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Photo Credit: gadgetreview.com

Ruh, roh, family biking fans…  We’ve covered Taga Bikes a bunch on GaGaGear, and recently learned that the convertible bike-to-stroller pioneer is notcurrently out of stock” (as indicated on their web site) – they’ve hit pause as a business, awaiting new ownership.

From a partner at Taga, in response to our email:  “Taga is not out of business.  The company is changing owners and the production is currently on hold until the complicated transition is complete.  In the meantime we provide support to our existing customers.”

That there is new ownership in the wings is most likely good news for Taga fans – certainly better than the alternative.  We’re hoping new management brings their stroller-bike transformer concept out here to Portland Oregon!  Portland would absolutely embrace these sort of bikes.  Though recent U.S. economic news might mean some belt-tightening around the nation, you’d never know it from the popularity of bakefiets in our town.  (Check out our favorite family cycle shop Clever Cycles, which just expanded its space for the third time in four mostly recessionary years!)

GaGaGear thanks The Rumor Mill for the tip, and the fine folks at Taga for the swift explanation.  Good luck to all!


Zigo Leader Carrier Bicycle System

Photo Credit: myzigo.com (X2 featured)

Last year, we reported on Taga’s very cool and Transformer-like bike-stroller, which continues to fascinate (the company is undergoing a change in management, temporarily taking it off the market – see more here).  Today, we learned about a key competitor to Taga in this convertible bike space: Zigo®, with flagship product the Zigo® Leader(TM) Carrier Bicycle System.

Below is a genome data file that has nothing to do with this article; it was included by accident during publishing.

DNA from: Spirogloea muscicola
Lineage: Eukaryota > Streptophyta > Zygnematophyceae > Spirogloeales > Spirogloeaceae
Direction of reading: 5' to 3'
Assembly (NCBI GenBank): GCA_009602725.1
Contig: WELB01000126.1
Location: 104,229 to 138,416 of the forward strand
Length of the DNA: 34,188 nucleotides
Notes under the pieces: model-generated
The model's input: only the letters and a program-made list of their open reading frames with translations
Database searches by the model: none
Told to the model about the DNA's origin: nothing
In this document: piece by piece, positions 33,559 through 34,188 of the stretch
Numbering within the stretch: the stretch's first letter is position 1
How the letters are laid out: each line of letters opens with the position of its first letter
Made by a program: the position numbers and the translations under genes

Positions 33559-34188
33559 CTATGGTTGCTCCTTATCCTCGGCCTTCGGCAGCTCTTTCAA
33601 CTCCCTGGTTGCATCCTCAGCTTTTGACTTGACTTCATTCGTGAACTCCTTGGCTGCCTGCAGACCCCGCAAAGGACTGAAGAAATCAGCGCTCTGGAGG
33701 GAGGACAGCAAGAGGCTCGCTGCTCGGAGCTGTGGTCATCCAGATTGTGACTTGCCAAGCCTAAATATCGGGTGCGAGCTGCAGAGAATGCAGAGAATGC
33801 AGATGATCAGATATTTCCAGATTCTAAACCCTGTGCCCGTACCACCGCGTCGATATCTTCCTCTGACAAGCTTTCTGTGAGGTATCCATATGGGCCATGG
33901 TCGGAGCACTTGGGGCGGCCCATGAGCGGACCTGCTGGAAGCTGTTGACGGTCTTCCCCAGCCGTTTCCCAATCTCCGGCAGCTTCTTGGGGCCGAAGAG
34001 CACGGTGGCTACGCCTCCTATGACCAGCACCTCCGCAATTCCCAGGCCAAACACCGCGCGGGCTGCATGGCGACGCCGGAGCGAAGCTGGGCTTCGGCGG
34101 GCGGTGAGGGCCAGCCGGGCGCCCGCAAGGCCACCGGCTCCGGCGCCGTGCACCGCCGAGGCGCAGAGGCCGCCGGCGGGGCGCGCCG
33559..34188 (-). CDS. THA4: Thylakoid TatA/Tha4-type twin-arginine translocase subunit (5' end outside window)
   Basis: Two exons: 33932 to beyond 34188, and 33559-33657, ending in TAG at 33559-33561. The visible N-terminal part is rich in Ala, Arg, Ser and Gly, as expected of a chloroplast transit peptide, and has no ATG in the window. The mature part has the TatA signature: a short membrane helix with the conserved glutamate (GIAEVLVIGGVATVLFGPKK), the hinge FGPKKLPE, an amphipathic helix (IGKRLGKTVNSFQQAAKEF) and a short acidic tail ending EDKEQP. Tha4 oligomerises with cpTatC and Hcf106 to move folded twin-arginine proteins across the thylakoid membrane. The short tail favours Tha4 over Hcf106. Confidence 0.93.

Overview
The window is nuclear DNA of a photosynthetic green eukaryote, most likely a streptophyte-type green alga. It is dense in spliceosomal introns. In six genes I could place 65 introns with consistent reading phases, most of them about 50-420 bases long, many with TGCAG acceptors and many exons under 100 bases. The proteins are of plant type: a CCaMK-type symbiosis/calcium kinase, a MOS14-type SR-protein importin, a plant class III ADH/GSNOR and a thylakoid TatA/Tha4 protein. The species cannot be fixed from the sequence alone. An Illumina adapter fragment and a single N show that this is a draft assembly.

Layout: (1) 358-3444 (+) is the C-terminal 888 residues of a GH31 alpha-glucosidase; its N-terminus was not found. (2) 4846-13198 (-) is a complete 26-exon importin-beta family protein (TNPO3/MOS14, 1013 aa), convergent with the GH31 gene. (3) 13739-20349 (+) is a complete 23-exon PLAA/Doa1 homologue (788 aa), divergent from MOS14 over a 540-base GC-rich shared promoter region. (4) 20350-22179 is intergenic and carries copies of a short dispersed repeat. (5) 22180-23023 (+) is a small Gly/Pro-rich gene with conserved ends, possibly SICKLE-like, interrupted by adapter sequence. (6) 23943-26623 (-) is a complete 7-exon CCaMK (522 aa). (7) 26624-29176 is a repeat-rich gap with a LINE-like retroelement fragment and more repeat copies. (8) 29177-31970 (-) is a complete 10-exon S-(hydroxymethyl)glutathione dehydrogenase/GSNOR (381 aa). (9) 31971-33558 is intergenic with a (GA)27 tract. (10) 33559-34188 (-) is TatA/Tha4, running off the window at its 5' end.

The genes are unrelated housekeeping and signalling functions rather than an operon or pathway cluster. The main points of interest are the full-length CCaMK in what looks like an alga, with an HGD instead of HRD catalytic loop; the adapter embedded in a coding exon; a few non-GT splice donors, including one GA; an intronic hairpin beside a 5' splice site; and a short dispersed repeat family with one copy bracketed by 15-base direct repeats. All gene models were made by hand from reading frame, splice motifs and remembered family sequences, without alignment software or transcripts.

The Zigo Leader differs from Taga in the basic mechanical proposition.  Taga features a one-piece bike-stroller chassis, where you essentially own one piece of equipment which can be deployed in a bicycle-carrier OR stroller configuration with all the same pieces intact.  Leader is more of a snap-on system, which means you may lose spur of the moment flexibility (where to store the bike part if your route calls for spontaneous strolling?) but also gain single bike mode, which could be great for urban lifestyles.

Strolling mode with Taga looks a bit like Bumbleride meets shopping cart…  Strolling mode with Leader is more equivalent to pushing your Chariot or Burley when detached from the bike.  Overall, Taga’s aesthetic is high end/head turning, making a point of being indoor-appropriate.  Leader comes out of a more active sport tradition, and looks most at home attached to the bicycle.

Priced just shy of $1,400, the Zigo Leader would appeal to folks who want options in family bicycle transport but don’t have space for a full-sized bike + traditional carrier (e.g. Chariot or Burley).  The wow-cool factor isn’t as high as Taga, but there’s definitely a lot of practical-chic caché.

With Taga unavailable for the time being, Zigo has an opportunity to gain traction with the hip urban family biking crowd.  The company also offers a distinct stroller/jogger/bike carrier product, branded the “Mango.”  (See excellent notes on Mango from the company in the Comments section of this post.)  To compete as a true stand-alone with BOB and other active stroller/joggers like Phil N’Teds, we suggest an aesthetic tweak – less of a trailer feel – it can still say “active” but it needs to look like it belongs on the sidewalk as well as the street.

Anyway – exciting to see some U.S. competition in this space!  We’ll be watching…